25 1793 January 21: Louis XVI is guillotined
March: counterrevolutionary revolts in Vendée Terror gears up Creation of the Committee of Public Safety (executive) Committee of General Security (police committee) Revolutionary Tribunals (which condemn ‘enemies’ of the revolution to the guillotine June: Jacobins, pushed by sans-culottes in Paris, purge the Girondins from National Convention. Summer: Federalist Revolts against Paris and sans-culotte movement (provinces resent purge) Autumn: Marie-Antoinette and Girondins guillotined

26 1794 Slavery in French colonies abolished (Feb)
Terror escalates (spring) Purge of Dantonistes (who wanted to end the Terror) Purge of Hébertistes (sans-culottes who wanted to push the Terror further) High Terror (June/July): thousands executed in Paris 27 July (9 Thermidor): Robespierre and other members of the Committee of Public Safety are arrested and guillotined

27 The Directory Executive-heavy Republic, with 5 directors Difficult to pursue a middle path between radicalism and royalism 1797: elections are nullified; repression increases Revolution exported; the republican generals gain in reputation and power 18 Brumaire (Nov 9, 1799): Coup brings Napoleon to power

28 1800-1815 Consulate and First Empire: Napoleon conquers much of Europe
overturns old regimes across Europe Fleeces conquered countries but imposes new ideology and administrative structures… creating new political and administrative structures that will help bring about the rise of ‘nation states’ across the 19th century

29 Key terms and concepts Declaration of the Rights of Man and of the Citizen (1789) Jacobinism (centralising state, fiercely secular, touch of social justice) Sans-culottes (for economic regulations and punishment of ‘enemies’ of the nation) Vendée (civil war) Levée en masse – universal draft, largest army in Europe almost overnight ( ) Terror Guillotine (pain and torture is no longer the point of judicial punishment. Equality and prompt, painless elimination of enemies from the nation)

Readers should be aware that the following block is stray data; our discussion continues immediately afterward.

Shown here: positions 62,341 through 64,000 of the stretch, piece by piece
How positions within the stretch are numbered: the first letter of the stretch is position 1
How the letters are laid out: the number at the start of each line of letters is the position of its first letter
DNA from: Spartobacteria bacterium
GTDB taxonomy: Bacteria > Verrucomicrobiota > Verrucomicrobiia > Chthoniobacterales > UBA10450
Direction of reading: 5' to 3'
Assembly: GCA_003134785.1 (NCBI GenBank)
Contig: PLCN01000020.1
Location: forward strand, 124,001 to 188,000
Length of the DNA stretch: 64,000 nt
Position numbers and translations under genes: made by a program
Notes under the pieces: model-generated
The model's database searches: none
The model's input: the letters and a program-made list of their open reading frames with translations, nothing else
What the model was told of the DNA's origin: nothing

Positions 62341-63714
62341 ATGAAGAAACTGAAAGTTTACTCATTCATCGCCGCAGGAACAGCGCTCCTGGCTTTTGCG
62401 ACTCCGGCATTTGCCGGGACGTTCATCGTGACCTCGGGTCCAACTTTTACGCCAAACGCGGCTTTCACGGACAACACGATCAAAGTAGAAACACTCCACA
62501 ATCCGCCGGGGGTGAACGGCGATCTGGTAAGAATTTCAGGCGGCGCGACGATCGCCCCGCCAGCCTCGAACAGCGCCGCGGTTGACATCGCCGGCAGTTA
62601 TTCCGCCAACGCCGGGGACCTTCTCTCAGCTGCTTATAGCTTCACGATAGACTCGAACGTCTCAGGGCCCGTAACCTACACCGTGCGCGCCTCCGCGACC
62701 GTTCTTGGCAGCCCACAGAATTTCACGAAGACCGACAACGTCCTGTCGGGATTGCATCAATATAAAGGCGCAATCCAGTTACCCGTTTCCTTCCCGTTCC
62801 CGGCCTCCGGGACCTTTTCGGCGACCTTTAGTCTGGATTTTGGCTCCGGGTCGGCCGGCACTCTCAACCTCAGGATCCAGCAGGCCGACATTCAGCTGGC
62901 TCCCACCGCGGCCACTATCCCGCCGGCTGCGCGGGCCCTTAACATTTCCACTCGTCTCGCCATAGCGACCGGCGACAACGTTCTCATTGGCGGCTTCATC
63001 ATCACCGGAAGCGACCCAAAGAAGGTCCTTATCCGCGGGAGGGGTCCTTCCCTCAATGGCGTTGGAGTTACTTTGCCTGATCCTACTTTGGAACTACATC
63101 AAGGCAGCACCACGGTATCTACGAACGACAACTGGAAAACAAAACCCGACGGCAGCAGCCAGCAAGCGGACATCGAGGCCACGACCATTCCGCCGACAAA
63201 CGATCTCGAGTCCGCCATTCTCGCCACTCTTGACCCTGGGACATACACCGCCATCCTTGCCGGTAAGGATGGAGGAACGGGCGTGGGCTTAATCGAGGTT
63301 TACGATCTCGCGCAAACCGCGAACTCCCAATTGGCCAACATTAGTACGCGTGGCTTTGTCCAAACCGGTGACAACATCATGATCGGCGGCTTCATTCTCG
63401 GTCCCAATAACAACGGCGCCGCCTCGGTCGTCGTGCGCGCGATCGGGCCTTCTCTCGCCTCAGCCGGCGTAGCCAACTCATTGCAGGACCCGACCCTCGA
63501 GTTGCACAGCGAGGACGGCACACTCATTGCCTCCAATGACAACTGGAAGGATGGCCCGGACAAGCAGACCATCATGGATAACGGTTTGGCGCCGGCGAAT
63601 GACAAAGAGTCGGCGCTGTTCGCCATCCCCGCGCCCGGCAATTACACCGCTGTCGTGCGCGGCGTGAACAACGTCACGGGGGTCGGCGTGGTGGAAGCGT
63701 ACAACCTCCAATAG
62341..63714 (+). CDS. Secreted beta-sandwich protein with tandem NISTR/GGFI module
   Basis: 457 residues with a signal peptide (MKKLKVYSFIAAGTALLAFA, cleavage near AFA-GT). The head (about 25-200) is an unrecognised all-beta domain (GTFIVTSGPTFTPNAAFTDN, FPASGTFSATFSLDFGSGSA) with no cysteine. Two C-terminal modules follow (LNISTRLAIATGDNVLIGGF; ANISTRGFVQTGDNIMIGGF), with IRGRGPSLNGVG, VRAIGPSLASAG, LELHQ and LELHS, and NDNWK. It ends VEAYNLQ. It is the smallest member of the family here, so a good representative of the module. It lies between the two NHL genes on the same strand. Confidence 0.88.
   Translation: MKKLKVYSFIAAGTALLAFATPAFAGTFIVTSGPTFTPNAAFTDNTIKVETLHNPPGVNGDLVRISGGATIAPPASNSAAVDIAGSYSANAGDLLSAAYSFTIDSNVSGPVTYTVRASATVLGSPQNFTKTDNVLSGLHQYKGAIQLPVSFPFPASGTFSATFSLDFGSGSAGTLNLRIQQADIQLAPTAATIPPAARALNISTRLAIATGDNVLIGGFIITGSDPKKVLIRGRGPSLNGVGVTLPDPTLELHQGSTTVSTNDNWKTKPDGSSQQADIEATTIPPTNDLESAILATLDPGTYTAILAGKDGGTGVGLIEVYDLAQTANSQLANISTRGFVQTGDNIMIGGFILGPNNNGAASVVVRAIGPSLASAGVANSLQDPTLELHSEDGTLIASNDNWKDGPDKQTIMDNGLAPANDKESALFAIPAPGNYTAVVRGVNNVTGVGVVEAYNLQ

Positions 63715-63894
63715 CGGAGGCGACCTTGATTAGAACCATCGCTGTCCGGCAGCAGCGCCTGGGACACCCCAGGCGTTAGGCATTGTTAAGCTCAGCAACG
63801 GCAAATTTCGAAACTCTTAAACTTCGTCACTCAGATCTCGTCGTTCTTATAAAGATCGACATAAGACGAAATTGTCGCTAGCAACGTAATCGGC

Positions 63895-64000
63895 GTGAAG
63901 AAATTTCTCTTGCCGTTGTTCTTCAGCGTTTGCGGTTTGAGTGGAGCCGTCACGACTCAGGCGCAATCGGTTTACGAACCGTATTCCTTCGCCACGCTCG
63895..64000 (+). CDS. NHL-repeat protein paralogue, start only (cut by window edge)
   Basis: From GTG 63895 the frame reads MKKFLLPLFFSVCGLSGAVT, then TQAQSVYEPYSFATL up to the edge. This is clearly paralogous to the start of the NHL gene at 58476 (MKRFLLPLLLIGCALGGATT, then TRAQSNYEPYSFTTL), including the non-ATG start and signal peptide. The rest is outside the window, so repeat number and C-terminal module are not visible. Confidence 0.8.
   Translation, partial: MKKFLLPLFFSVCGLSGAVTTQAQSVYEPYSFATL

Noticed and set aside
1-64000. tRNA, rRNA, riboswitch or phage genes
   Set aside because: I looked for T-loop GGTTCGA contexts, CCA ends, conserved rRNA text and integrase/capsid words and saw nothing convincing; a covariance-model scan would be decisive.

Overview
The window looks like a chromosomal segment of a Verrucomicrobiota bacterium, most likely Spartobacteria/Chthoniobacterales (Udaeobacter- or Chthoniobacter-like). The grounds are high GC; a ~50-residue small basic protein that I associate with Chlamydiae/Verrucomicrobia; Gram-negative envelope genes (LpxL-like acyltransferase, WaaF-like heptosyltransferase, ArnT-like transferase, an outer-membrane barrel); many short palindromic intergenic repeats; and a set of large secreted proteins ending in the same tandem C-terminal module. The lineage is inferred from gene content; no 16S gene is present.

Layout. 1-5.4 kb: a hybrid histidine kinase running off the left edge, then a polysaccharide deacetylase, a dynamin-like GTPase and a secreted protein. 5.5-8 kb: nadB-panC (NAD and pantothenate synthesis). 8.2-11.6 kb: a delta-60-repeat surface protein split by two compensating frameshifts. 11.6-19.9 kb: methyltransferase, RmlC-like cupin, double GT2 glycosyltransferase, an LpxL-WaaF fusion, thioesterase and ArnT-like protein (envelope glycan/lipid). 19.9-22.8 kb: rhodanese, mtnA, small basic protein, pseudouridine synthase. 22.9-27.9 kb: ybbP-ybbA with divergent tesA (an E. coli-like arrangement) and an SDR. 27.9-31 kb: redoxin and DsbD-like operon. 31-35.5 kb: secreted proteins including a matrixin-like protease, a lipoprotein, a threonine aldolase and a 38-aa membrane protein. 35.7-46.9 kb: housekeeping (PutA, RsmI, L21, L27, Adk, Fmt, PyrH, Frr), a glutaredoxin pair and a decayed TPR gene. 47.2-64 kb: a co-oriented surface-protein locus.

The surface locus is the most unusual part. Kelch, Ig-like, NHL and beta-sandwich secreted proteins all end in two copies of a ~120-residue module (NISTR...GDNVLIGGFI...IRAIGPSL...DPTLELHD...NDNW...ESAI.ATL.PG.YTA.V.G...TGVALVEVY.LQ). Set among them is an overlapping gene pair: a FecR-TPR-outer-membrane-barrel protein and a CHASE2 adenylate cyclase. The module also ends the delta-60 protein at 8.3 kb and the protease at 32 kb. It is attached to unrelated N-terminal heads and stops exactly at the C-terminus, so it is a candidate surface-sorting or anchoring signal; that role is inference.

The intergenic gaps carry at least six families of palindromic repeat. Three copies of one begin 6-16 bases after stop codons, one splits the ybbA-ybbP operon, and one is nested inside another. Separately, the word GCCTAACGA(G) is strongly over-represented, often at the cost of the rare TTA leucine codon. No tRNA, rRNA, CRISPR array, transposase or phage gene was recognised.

30 The Terror in perspective
Struck at all ‘suspects’ of the new regime. Deaths from revolutionary strife 17,000 executions by revolutionary tribunals 15,000-17,000 die in prison Deaths in civil and foreign wars ( ) – roughly 4 million across Europe 250,000 to 400,000 in the civil war of the Vendée Most deaths occur during Napoleon’s wars

31 A new culture Time, weights and measure - rationality
Metric system created – more rational than inches, feet, etc. Revolutionary Calendar based on nature. 10 day weeks Brumaire (Nov-Dec): ‘brume’ means fog Ventôse (March-Apr): ‘vent’ means wind Revolutionary Festivals Festival of the Supreme Being (June 1794) Deism Notre Dame cathedral converted into the Temple of Reason Some public schools and museums founded Cult of the Nation – Pantheon: where France’s ‘great’ heroes were buried Voltaire, Rousseau, radical murdered journalist Marat, etc.

32 Revolutionary Calendar

33 Sample of a ‘meter’ for public to use as guide, during Revolution

34 A Temple of Reason (conversion of church, 1794) Reads: The French people recognise the Supreme Being and the immortality of the spirit

35 Festival of the Supreme Being

36 Guillotine Execution of Louis XVI (Jan 21, 1793)

37 Impact Revolutionary persists across (19th Century)
Notably in 1830, 1848 and 1871 Nationalism, rise of nation states (19th/20th centuries) Democratic revolutions across the world (20th century) Literature and Philosophy Fires imaginations for more than two centuries

38 Founding Interpretations
Edmund Burke (Reflections on the Revolution in France, 1790) Modern conservatism Need for tradition and reverence Alexis de Tocqueville (The Old Regime and the French Revolution, 1857) Abstract literary politics (Enlightenment) combines with state centralisation to form new, modern forms of political oppression Marx/Jaurès (mid 19th, turn-of-20th) Revolution as class war